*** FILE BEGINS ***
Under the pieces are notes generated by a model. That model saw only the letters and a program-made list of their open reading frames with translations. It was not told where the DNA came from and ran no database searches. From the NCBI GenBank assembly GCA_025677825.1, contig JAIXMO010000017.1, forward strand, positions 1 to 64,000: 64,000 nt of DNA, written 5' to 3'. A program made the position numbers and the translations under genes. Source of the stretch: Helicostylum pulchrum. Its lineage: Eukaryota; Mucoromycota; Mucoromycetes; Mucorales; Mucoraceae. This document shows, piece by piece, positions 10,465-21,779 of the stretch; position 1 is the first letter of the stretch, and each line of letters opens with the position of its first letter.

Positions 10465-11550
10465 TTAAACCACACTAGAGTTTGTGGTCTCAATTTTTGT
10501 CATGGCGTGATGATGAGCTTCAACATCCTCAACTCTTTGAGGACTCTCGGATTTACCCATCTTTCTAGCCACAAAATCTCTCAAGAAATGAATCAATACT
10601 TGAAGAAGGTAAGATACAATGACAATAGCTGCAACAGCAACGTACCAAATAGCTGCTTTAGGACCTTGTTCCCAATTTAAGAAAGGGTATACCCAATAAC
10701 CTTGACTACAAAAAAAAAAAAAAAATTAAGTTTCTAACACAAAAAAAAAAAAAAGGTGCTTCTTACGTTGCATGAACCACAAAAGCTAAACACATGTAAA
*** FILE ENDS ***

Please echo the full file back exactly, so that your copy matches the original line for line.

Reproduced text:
Under the pieces are notes generated by a model. That model saw only the letters and a program-made list of their open reading frames with translations. It was not told where the DNA came from and ran no database searches. From the NCBI GenBank assembly GCA_025677825.1, contig JAIXMO010000017.1, forward strand, positions 1 to 64,000: 64,000 nt of DNA, written 5' to 3'. A program made the position numbers and the translations under genes. Source of the stretch: Helicostylum pulchrum. Its lineage: Eukaryota; Mucoromycota; Mucoromycetes; Mucorales; Mucoraceae. This document shows, piece by piece, positions 10,465-21,779 of the stretch; position 1 is the first letter of the stretch, and each line of letters opens with the position of its first letter.

Positions 10465-11550
10465 TTAAACCACACTAGAGTTTGTGGTCTCAATTTTTGT
10501 CATGGCGTGATGATGAGCTTCAACATCCTCAACTCTTTGAGGACTCTCGGATTTACCCATCTTTCTAGCCACAAAATCTCTCAAGAAATGAATCAATACT
10601 TGAAGAAGGTAAGATACAATGACAATAGCTGCAACAGCAACGTACCAAATAGCTGCTTTAGGACCTTGTTCCCAATTTAAGAAAGGGTATACCCAATAAC
10701 CTTGACTACAAAAAAAAAAAAAAAATTAAGTTTCTAACACAAAAAAAAAAAAAAGGTGCTTCTTACGTTGCATGAACCACAAAAGCTAAACACATGTAAA